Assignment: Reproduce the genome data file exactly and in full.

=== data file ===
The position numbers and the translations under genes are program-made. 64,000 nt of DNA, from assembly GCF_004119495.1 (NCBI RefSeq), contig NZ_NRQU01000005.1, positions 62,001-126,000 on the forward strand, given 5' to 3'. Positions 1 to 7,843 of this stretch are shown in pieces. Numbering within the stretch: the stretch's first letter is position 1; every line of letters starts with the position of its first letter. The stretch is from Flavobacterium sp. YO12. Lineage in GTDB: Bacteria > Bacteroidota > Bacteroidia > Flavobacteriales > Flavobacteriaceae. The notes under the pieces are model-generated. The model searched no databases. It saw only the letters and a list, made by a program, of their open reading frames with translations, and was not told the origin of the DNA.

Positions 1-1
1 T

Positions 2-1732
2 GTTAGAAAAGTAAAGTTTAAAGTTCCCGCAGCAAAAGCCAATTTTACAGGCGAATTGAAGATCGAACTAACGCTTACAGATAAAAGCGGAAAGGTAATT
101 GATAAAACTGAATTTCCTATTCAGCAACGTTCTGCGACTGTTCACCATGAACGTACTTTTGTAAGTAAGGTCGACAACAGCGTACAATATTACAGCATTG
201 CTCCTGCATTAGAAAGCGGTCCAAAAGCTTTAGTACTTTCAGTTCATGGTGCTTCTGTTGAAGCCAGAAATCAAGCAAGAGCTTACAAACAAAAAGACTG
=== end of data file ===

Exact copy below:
The position numbers and the translations under genes are program-made. 64,000 nt of DNA, from assembly GCF_004119495.1 (NCBI RefSeq), contig NZ_NRQU01000005.1, positions 62,001-126,000 on the forward strand, given 5' to 3'. Positions 1 to 7,843 of this stretch are shown in pieces. Numbering within the stretch: the stretch's first letter is position 1; every line of letters starts with the position of its first letter. The stretch is from Flavobacterium sp. YO12. Lineage in GTDB: Bacteria > Bacteroidota > Bacteroidia > Flavobacteriales > Flavobacteriaceae. The notes under the pieces are model-generated. The model searched no databases. It saw only the letters and a list, made by a program, of their open reading frames with translations, and was not told the origin of the DNA.

Positions 1-1
1 T

Positions 2-1732
2 GTTAGAAAAGTAAAGTTTAAAGTTCCCGCAGCAAAAGCCAATTTTACAGGCGAATTGAAGATCGAACTAACGCTTACAGATAAAAGCGGAAAGGTAATT
101 GATAAAACTGAATTTCCTATTCAGCAACGTTCTGCGACTGTTCACCATGAACGTACTTTTGTAAGTAAGGTCGACAACAGCGTACAATATTACAGCATTG
201 CTCCTGCATTAGAAAGCGGTCCAAAAGCTTTAGTACTTTCAGTTCATGGTGCTTCTGTTGAAGCCAGAAATCAAGCAAGAGCTTACAAACAAAAAGACTG